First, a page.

Dexcom realizes the market perspective of customers like me. Do a search on Dexcom Verily to see an example of a product in development forecast to be smaller and cheaper.

Edited to add: The Google (Verily-Alphabet) project appears to be dead. Too bad.

I never trust forecasted prices, or FDA approval time frames. :slight_smile:

The first area of cost improvement for the Dexcom would be a waterproof transmitter with a rechargeable battery or an easily replaceable battery like the ambrosia blucon or the miao miao…even the eversense has a rechargeable transmitter that is guarantees to last a year…that would at least save you or the insurance companies $950 per year

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This is a torture test on a 12 dollar aaa led light - it could just as easily be a tiny button cell - you can freeze it / boil it - run over it with your car and it will still light -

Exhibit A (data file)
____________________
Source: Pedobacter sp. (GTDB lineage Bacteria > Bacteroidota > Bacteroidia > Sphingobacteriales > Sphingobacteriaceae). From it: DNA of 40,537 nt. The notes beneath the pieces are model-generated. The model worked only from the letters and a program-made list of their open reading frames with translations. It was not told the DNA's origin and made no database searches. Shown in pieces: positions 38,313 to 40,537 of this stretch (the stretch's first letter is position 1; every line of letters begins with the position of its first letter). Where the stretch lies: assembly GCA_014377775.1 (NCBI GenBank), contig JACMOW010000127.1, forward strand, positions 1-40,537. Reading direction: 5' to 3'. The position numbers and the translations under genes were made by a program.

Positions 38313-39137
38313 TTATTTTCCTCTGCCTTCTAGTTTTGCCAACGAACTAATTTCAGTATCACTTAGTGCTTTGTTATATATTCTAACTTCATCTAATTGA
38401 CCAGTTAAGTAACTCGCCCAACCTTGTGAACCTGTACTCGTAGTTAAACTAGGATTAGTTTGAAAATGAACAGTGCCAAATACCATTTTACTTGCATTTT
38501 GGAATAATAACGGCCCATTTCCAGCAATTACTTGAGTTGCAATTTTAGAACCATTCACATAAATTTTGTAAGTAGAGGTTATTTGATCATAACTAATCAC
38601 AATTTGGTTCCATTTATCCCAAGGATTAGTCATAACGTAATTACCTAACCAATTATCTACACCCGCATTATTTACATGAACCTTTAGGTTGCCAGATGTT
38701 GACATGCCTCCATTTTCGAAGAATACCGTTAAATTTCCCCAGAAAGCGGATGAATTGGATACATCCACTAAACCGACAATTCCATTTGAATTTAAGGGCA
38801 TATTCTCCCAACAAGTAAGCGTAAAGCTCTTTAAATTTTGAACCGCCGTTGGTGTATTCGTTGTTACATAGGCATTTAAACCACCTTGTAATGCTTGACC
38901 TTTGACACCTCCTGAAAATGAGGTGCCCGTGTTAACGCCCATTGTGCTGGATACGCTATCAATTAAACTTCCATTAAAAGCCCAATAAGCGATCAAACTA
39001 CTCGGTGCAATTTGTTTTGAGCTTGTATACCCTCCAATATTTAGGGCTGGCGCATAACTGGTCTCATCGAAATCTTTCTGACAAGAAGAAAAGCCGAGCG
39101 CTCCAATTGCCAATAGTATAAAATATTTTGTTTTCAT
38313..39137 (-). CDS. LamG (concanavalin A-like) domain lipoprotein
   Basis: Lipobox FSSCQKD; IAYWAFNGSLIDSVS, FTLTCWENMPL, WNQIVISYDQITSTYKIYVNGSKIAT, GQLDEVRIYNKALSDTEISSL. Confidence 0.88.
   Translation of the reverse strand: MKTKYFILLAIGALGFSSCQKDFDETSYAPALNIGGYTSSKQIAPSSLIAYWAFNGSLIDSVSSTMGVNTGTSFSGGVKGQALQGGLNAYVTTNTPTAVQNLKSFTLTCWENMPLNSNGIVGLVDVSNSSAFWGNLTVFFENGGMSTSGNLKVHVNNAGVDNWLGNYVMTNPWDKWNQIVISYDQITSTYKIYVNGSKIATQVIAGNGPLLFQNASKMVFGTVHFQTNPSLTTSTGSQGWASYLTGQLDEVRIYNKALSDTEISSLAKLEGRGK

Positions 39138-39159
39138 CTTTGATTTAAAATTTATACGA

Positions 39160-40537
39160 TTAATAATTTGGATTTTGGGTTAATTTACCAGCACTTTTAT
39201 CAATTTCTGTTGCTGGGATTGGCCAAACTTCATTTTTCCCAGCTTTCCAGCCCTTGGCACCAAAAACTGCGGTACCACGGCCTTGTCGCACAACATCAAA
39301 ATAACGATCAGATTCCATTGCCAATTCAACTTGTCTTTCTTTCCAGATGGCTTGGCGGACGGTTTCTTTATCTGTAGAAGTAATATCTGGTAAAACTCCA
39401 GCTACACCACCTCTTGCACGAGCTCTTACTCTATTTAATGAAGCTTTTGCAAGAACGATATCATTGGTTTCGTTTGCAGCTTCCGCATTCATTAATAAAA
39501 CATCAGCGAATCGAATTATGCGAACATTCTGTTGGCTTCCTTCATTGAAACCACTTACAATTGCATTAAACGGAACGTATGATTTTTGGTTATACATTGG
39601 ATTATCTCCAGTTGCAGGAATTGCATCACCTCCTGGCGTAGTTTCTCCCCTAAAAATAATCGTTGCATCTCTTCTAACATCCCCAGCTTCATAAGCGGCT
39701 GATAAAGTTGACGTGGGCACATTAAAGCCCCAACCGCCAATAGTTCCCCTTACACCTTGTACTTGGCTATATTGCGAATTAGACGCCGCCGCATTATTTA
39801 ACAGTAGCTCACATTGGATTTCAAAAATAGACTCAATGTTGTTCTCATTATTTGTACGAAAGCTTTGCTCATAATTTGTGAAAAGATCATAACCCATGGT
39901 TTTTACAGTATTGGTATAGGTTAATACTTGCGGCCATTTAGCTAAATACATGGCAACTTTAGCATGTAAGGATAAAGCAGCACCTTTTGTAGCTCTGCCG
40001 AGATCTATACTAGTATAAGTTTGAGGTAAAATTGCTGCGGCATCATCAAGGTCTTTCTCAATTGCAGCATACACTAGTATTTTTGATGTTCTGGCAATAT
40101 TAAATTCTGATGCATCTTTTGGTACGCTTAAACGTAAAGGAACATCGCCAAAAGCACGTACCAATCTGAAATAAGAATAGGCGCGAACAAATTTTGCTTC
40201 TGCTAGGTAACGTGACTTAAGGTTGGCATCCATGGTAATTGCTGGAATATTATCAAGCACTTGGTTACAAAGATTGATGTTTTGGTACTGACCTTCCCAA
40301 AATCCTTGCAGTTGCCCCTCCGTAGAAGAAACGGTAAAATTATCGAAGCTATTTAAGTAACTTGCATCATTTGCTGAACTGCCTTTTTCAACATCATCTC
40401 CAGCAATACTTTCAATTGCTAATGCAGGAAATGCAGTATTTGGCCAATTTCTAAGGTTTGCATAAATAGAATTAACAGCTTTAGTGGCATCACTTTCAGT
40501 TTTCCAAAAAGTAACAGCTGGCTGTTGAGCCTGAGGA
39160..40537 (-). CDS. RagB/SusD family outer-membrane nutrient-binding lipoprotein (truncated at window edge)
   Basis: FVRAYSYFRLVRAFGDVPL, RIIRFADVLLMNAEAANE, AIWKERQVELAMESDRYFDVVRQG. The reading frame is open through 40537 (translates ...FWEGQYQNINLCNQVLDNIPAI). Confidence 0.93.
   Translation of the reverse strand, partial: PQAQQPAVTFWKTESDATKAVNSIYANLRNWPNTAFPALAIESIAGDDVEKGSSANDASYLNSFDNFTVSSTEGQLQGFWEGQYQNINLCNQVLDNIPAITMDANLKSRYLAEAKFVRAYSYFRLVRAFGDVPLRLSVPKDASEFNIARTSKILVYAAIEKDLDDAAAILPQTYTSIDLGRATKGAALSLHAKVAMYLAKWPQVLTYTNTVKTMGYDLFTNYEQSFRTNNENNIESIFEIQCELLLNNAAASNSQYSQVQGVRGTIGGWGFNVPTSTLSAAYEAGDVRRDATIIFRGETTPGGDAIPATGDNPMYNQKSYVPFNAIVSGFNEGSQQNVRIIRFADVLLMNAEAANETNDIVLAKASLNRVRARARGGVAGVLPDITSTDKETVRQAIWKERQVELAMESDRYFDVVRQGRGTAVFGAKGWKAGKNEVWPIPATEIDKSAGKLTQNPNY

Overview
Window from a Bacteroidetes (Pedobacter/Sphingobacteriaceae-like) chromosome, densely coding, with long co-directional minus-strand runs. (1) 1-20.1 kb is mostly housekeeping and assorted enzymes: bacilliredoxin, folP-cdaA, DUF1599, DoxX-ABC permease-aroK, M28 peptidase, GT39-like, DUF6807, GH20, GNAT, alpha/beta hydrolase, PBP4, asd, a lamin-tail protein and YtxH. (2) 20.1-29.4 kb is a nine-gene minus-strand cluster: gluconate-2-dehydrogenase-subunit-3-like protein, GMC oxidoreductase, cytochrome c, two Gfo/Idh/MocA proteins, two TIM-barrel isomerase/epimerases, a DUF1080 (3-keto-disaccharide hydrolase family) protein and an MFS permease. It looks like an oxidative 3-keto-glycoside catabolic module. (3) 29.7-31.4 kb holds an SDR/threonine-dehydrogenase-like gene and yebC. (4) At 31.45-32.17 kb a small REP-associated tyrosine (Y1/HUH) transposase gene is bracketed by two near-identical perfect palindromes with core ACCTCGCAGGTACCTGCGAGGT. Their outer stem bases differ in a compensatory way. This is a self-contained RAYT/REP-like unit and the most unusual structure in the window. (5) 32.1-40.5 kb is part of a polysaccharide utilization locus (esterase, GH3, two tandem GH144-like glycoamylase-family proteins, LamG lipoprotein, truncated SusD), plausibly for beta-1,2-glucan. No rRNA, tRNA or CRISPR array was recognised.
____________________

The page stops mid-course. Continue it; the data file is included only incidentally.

Batteries that cannot be replaced are the biggest rip off in medical history

What would be their motivation to do that, and wouldn’t it be larger? Personally, I HATE recharging stuff. i dread that when I get an X2 pump. My 530G goes about a month on one AA. I am against having yet one more thing to charge. It’s bad enough I have to charge the receiver every 1-2 days–it’s darn annoying.

Originally, that was the reason I bought the blucon NFC to Bluetooth reader for the libre… replaceable cr2032 batteries that lasted about 14 days. The g5 and g6 use silver oxide batteries, but they still could be replaced easily with a little engineering. The point is they won’t because Dexcom would rather charge $475 every 6 months for dexcom transmitters.